The original Eighteenth Street Lounge, which also helped shape DC’s electronic music scene, featured multiple rooms and an eclectic collection of old-style sofas and décor. One evening, Grammy-winning jazz trumpeter Roy Hargrove showed up to sit with the band after their show across town at Blues Alley.
“He was playing on the fire escape over Connecticut Avenue at 1 a.m.,” Nouri said. “It was before the days of cameras on your phone. It was a good time.”
Nouri immigrated to the United States from Afghanistan as a child. His cousin Aman Ayoubi, co-owner of the club, also arrived in the United States from Afghanistan. The Blue Whale in Los Angeles was run by a Korean immigrant, Joon Lee, and Twins Jazz in DC was owned by sisters Kelly and Maze Tesfaye, who came from Ethiopia to the United States.
“I think the hospitality industry in general has been a gateway for immigrants to establish a life for themselves in American society,” Nouri said.
Twins Jazz was on DC’s U Street, which was once known as Black Broadway, the hotbed of African American culture and business in the city. A mural by jazz composer and pianist Duke Ellington overlooks the street, but most of the original businesses, such as the Bohemian Caverns Jazz Club, which opened in 1926 and closed in 2016, have been replaced.
Ayoubi had two other businesses in the street, the Local 16 bar and the Tropicalia nightclub. He was forced to shut down Local 16 during the pandemic, and he has yet to reopen Tropicalia, where he says he owes around $ 300,000 in rent. He plans to organize jazz evenings at Tropicalia when it reopens.
“It’s absolutely heartbreaking that where we once had Black Broadway, we now have banks,” he said. “What happened to places owned by African Americans who promoted jazz and the arts? It’s horrible. Slowly, slowly, we keep losing everything. We are losing the identity of the city.
Gentrification and rising rents are among the reasons jazz clubs struggle to stay open in cities like New York, San Francisco and DC, according to jazz historian Dale Chapman, who chairs the music department. of Bates College in Maine.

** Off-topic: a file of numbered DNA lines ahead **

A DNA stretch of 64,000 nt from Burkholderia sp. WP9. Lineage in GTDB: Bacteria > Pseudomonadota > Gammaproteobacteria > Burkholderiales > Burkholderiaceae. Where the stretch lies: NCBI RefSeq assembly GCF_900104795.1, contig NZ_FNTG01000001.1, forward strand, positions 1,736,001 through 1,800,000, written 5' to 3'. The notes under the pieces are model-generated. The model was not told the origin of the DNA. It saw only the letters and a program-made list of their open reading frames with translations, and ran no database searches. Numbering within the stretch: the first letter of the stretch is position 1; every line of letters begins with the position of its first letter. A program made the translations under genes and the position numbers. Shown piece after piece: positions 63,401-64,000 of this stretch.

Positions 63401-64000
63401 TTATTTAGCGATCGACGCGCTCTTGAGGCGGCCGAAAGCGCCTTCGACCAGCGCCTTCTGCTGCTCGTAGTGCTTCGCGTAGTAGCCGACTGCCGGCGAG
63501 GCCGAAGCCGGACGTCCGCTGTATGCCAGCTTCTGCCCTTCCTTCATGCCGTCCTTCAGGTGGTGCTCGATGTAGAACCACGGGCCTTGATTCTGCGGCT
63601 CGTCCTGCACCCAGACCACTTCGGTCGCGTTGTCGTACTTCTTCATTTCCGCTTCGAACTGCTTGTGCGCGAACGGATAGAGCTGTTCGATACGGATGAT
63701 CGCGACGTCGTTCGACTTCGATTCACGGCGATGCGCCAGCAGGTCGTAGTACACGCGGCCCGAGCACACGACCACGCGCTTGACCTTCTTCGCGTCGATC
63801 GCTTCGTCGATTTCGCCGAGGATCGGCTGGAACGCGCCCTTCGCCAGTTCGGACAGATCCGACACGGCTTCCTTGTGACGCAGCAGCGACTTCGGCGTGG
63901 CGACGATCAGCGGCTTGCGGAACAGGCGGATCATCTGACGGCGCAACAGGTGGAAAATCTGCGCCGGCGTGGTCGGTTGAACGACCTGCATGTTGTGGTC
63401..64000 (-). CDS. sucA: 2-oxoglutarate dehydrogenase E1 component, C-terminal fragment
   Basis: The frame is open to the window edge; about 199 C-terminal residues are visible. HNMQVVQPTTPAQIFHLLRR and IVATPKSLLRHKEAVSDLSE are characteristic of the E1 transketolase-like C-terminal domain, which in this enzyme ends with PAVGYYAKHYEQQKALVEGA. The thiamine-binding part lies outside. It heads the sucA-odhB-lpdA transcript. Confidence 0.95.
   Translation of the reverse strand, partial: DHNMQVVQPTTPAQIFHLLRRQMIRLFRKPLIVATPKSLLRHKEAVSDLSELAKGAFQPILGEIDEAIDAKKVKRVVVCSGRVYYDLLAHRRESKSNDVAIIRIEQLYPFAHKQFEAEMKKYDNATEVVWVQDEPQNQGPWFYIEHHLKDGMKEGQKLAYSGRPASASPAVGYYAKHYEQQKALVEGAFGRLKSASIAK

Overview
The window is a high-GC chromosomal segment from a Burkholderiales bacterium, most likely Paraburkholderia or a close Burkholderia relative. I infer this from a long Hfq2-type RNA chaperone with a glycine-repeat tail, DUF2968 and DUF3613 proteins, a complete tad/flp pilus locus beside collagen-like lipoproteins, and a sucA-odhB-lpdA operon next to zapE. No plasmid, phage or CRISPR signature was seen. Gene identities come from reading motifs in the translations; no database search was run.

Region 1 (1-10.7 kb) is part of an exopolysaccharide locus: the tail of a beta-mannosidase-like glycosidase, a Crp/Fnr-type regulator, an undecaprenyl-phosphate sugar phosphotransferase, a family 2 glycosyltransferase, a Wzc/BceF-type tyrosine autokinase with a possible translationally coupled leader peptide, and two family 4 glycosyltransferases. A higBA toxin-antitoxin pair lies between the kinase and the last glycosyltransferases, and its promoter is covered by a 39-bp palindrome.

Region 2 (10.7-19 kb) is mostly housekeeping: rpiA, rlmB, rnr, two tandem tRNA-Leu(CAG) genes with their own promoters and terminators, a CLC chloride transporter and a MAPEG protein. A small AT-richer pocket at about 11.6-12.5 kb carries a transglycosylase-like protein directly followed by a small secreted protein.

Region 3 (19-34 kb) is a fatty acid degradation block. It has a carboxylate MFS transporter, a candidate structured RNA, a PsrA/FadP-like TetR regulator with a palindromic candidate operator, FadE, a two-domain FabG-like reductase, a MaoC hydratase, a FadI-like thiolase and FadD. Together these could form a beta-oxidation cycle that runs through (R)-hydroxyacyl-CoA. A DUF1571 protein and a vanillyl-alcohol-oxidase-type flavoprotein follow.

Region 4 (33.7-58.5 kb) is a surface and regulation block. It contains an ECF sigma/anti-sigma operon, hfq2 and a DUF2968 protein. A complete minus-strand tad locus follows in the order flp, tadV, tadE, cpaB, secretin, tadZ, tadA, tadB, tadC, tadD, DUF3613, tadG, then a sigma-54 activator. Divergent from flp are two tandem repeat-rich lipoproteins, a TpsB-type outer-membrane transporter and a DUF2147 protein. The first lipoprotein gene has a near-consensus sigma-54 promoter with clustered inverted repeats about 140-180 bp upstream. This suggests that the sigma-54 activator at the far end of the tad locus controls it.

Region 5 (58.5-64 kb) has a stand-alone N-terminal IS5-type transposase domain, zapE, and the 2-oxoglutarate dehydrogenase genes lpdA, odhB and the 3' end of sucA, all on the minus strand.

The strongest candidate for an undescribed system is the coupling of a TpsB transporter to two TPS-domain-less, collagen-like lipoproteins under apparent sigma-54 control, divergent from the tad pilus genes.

“A lot of the more high-profile clubs, even the well-established and very famous ones, have extremely high overheads,” he said.
In addition to their history, jazz clubs are also crucial to the future of the genre, serving as a training ground for young musicians who have the opportunity to participate in jam sessions with their idols. Saxophonist Ron Blake, who plays for the band “Saturday Night Live,” credits clubs in Evanston, Ill. For his informal upbringing.
“It was your goal as a youngster to attend a jam session,” he said. “You better not mess around because each of your heroes has been on this stage and set it on fire at some point, so you want to do the music and yourself justice.”
Despite the fight against the pandemic, many jazz clubs across the country have reopened or are planning to do so soon. Among them: the Iridium in New York, which will welcome the public again in early November. Others, like the 55 Bar in New York, are still at risk of closing. The owner launched a fundraiser in mid-September to help keep the place alive.
While some received grants from the Small Business Administration, the funds arrived more than a year after the start of the pandemic and almost six months after the federal government adopted the Shuttered Venue Operators Grant. The program offered concert halls up to 45% of their 2019 revenues.
The Iridium managed to survive as it qualified for Paycheck Protection Program loans and has a strong relationship with its owner, according to Grace Blake, the venue’s director of programming. Amid a nationwide labor shortage that has been particularly pronounced in the service sector, the club have found hiring a challenge in the run-up to reopening.
“Someone told us she was crying when she found out we were selling tickets again,” said club owner Ron Sturm. “I am cautiously optimistic, but it is definitely a stressful and anxious time.”
Nationally, concert halls are also reporting more and more people buying tickets and not showing up, according to Schaefer. Venues make up only a small percentage of ticket prices and rely heavily on food and drink sales for profit.
“The no-show rate has been double to triple what it was before the pandemic,” Schaefer said. “We hope this will return to a normal rate once everyone feels more comfortable going out and more people are vaccinated.”
Now that he’s resumed his performances, saxophonist Ron Blake has said he’s trying to be optimistic.
“We lost a lot, but the music is still alive and the people who want to promote the music are still there,” he said. “We have been improvisers all of our lives; this is what we do. Jazz will survive.
“It’s not an easy-to-sell art form,” agreed Grace Blake. “It’s a small slice of the pie. But these are the building blocks of music. You will not get rich through it, but you will get rich through experiences.